The Kolobian ManeuverI’ve heard rumors of a growing movement overseas against the European Central Bank over recent alleged misuse of power and funds, with rising protests and calls for sweeping bank reform similar to what happened last year in Iceland.

Could that happen here? No, because the last time that started to happen in the USA (September/October 2011) several large banking coalitions called directly on the FBI and DHS to invoke procedural protocols (originally designed to combat violent terrorist organizations, no less) and coordinate local police forces to launch a full blown, violent assault on major Occupy groups and camps to sweep them off the map. Which they will do again if any grass roots protest movement arises to threaten the American corporate money machine.

Remember? I mean, THAT HAPPENED. Everybody knew it was happening when it happened, and most of the rank and file citizenry (those not directly involved in those protests) seemed heartily indifferent about it at the time. The guys with tear gas and batons crashed the barricades, but that only seemed to elicit a resigned national shrug.

I guess our bankers are WAY BETTER at manipulating and paying off our government than the ECB! GO USA!

Can people change our economic realities through protest?

Maybe. But in Ancient Egypt, the rich ruled. In Greece and Rome, the rich ruled. During the Dark and Middle Ages in Europe and throughout the Mediterranean basin and Asia, the rich ruled. In the American Colonies, the American rich decided to break off from the British rich and reformed the USA, where the rich ran things (and still do). In France, the starving poor finally rose up and killed all the rich people during the French Revolution, then set up a new government that was run by the newly rich. Which reverted to monarchy and then to dictatorship in less than 50 years, before finally going back to rule by the rich.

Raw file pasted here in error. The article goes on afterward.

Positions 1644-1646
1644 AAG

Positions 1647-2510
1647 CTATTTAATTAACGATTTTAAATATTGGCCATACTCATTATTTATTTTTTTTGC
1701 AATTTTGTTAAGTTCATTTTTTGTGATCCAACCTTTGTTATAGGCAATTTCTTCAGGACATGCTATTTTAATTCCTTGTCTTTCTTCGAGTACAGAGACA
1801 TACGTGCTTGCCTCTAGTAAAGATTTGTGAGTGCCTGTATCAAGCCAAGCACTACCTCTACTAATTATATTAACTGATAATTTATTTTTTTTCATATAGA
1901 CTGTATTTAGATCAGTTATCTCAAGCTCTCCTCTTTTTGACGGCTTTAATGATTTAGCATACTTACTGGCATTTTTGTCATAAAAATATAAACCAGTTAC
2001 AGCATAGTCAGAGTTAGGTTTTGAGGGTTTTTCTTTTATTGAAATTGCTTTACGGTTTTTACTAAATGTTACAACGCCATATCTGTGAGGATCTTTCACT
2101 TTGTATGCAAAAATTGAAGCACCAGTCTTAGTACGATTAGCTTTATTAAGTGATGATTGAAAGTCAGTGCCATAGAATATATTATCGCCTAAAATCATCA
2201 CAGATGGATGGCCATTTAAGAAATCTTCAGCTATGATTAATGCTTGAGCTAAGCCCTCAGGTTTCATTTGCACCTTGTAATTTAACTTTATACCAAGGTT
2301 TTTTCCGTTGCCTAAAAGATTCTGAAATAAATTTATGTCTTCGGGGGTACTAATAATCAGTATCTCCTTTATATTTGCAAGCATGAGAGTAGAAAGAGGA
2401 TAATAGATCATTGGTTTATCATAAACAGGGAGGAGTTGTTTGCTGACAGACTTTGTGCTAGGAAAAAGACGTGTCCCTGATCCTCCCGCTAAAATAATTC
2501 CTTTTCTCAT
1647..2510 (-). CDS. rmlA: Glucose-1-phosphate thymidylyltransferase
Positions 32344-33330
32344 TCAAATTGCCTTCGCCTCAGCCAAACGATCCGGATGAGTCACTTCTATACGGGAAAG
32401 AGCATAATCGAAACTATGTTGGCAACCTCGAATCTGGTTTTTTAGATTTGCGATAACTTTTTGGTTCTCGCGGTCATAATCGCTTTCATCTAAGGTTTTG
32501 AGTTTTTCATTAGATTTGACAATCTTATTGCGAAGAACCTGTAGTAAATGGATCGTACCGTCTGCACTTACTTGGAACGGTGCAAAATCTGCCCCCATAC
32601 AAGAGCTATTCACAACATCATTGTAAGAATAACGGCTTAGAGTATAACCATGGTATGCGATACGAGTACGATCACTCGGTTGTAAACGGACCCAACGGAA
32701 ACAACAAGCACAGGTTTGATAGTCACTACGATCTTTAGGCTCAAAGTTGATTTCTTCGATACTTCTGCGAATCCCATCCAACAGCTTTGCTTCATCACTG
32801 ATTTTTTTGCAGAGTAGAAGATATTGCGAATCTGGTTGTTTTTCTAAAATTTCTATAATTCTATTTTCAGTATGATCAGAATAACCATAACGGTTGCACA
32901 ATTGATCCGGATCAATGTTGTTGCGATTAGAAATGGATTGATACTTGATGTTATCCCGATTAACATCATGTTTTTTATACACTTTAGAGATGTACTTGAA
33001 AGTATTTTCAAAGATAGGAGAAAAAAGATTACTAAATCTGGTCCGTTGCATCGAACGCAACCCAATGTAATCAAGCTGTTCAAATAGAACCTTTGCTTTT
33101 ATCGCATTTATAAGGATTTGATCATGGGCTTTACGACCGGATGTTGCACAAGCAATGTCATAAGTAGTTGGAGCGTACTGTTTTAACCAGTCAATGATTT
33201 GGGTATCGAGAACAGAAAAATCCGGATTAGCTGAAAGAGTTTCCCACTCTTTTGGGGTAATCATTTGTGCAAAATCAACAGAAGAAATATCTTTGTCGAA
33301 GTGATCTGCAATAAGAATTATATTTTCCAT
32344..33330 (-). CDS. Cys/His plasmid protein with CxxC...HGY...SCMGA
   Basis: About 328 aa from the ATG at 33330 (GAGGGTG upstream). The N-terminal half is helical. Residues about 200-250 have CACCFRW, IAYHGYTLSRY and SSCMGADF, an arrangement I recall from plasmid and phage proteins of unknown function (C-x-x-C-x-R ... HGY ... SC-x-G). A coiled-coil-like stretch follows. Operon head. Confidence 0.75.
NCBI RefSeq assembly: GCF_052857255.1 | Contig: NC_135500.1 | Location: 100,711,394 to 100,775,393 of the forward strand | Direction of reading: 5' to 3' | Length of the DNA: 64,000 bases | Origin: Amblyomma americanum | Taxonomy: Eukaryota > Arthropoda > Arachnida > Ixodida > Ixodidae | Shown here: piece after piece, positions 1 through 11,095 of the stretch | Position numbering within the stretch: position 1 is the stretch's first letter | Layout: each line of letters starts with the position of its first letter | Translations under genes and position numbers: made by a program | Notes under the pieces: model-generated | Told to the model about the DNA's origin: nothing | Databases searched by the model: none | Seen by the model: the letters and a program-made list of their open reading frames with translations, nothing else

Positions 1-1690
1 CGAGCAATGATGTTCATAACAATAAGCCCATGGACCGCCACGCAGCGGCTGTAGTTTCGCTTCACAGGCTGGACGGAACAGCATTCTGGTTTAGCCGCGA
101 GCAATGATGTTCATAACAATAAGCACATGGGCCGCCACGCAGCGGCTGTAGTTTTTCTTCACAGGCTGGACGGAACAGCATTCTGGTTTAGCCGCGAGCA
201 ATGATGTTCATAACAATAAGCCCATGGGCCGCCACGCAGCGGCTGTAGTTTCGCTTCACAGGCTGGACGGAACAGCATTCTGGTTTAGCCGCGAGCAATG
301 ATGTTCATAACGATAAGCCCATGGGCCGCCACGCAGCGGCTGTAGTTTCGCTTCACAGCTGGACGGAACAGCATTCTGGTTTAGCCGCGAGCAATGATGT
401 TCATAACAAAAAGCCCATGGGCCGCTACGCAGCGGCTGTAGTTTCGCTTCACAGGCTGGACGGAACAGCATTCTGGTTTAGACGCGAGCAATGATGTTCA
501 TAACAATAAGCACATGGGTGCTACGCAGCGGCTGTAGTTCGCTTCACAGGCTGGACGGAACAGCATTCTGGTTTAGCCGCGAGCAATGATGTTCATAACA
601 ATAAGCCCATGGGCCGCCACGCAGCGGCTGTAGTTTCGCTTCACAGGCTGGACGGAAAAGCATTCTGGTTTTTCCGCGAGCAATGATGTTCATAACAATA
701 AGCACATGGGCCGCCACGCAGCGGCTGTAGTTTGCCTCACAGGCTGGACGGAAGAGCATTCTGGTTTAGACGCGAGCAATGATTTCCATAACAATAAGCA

The fact that wealth equals power has been a constant since the concepts of “surplus” and “money” were invented during prehistoric times. If you want to beat the rich, you have to attack the money. But it takes money to attack money. And in our plutocratic world, those who control the most money will always have the last word.

Annoying… but there it is.

Sure, our digital age has engendered a lot of spring uprisings. Modern satellite communication is great at fermenting the type of unrest and providing the sort of tactical versatility that allows revolutions to happen. But that doesn’t alter who winds up at the top again when everything stops revolving. And if you are expecting a knight in shining armor to save the day, think again: it’s a historical fact that the real knights of old were almost invariably noblemen and entitled land owners. In short: rich dudes. Otherwise how could they afford the horse and armor required to safely keep the peasantry in their place?

Follow the money. It’s the only universal constant in human history. Pretending that modern fiscal wealth and feudal nobility are different things is essentially a big illusion, fostered by the monied elite to convince those less wealthy that everyone shares a level playing field for personal achievement. But that’s a lie, a shallow deception fostering the callous accumulation of dollars and cents at the expense of helpless consumers with little means of redress against those who unfairly benefit at their expense. Which is corporate excess at its most disturbing level.